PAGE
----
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Performing Actions can Enhance Associative Memory
Author: Prof. Dr. Xiaolan Fu’s research group      Update time: 2017/03/31
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Every day, we experience action events in which we must remember whether we have done something or not. Previous evidence have suggested that participants’ memory for performed actions is superior to that for actions that were only heard or read in item memory tasks. Can enactment (i.e., performing actions) also improve associative memory? And how enactment change the contribution of memory processes (i.e., familiarity and recollection) to associative memory?

In a recent study by Prof. Dr. Xiaolan Fu’s team from the Institute of Psychology of Chinese Academy of Sciences and Prof. Dr. Hubert D. Zimmer from Saarland University (Germany) directly addressed these issues by using Event-related potentials (ERPs) technique. Forty-eight students participated in this experiment; they were randomly assigned to either the subject-performed task (SPT) or verbal task (VT) group. During studying, participants in the VT group were asked to try to memorize verb–object pairs; participants in the SPT group were additionally asked to pretend to perform the actions with imaginary objects. During testing, they discriminated between intact, recombined and new items and made Remember/Know judgments; additionally, their EEGs were recorded. Behavioral result showed that associative recognition was better following SPT than VT. ERP results (see Figure 1, 2, 3) revealed that early frontal event-related potentials (ERPs) were graded according to the item status following SPT (intact>recombined>new), but no such effects were found after VT. Similarly, the late parietal ERPs were graded following SPT, whereas these effects were smaller and did not differ between intact and recombined items following VT (intact=recombined>new). We take this as a correlate of memory retrieval of one’s own performance of the studied action (“I was the actor of the action denoted by the intact phrase or I did this specific movement while performing this action”), and this feature is only available after SPT and is different from the recombined phrases. Collectively, these findings provide convergent evidence that (a) familiarity can contribute to associative recognition if items were unitized during study, (b) SPT supports unitization, (c) SPT enhances associative recognition and (d) both familiarity and recollection contribute to this improvement.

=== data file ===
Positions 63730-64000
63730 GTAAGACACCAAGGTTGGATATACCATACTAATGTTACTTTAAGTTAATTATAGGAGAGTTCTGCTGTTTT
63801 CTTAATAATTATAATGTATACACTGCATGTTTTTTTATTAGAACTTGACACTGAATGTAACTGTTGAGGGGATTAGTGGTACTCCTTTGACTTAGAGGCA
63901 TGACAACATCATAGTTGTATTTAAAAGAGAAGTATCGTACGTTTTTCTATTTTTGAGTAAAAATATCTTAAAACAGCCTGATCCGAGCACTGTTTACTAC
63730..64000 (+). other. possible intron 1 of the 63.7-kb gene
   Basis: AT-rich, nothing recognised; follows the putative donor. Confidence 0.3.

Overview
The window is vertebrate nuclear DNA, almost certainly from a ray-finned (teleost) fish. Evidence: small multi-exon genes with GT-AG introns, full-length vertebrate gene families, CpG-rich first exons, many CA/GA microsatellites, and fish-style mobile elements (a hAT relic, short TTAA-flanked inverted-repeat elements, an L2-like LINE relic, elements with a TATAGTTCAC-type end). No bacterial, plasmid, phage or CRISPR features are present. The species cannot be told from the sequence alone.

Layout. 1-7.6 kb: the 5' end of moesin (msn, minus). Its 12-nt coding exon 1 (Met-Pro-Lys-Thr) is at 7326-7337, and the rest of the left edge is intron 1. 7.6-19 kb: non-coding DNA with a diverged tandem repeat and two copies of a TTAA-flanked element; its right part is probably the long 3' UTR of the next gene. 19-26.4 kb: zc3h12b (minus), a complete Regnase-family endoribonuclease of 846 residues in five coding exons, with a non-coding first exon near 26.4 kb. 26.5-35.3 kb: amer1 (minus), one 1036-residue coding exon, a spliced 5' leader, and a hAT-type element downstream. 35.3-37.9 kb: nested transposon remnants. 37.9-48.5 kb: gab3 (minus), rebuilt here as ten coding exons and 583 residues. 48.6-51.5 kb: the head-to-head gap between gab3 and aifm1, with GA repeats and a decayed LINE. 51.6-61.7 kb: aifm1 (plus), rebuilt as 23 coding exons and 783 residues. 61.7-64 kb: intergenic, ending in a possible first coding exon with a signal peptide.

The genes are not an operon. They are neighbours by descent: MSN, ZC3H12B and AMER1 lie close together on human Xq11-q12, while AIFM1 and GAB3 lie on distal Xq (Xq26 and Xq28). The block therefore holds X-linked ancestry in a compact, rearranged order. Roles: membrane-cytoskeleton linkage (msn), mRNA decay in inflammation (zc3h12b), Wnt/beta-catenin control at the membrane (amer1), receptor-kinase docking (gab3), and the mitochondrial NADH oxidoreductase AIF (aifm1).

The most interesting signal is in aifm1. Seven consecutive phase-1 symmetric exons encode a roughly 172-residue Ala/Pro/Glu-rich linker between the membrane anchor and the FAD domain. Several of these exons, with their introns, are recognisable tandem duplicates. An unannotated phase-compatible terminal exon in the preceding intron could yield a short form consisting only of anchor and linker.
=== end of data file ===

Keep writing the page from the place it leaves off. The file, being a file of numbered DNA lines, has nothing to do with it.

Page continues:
Our results for the first time demonstrate that enactment also enhances associative memory of action components, suggesting that performing actions is probably an effective approach to improving associative memory, which promises practical progress of improving human learning and memory especially associative memory. For example, it may allow to offer advice for people having problems with associative memory, e.g., elderly, and to instruct them how to improve their associative memory by unitization during encoding. This study also deepens our understanding of how enactment enhances action memory and also of the role of unitization in associative memory and advance both lines of research and theories of memory.

Figure 1. Grand average ERPs corresponding to correct responses for the intact, recombined and new phrases at frontal (F3, Fz, F4), central (C3, Cz, C4) and parietal (P3, Pz, P4) sites in the SPT and VT conditions.


 Figure 2. Early frontal old–new effect (300–500 ms). Error bars represent withinsubject 95% confidence intervals (Jarmasz & Hollands, 2009).

  Figure 3. Late parietal old–new effect (500–800 ms). Error bars represent withinsubject 95% confidence intervals (Jarmasz & Hollands, 2009).

This study was supported by the National Natural Science Foundation of China [grant number 61375009];and the Deutsche Forschungsgemeinschaft ([grant number IRTG 1457], “Adaptive Mind”). 

To cite this article: Min-Fang Zhao, Hubert D. Zimmer, Xiaoyan Zhou & Xiaolan Fu (2016). Enactment Supports Unitisation of Action Components and Enhances the Contribution of Familiarity to Associative Recognition. Journal of Cognitive Psychology,28(8), 932-947. doi: 10.1080/20445911.2016.1229321

This paper is now available online in Journal of Cognitive Psychology. Full text could be found at: http://www.tandfonline.com/doi/abs/10.1080/20445911.2016.1229321?journalCode=pecp21



FU Xiaolan

Institute of Psychology, Chinese Academy of Sciences

Email: fuxl@psych.ac.cn





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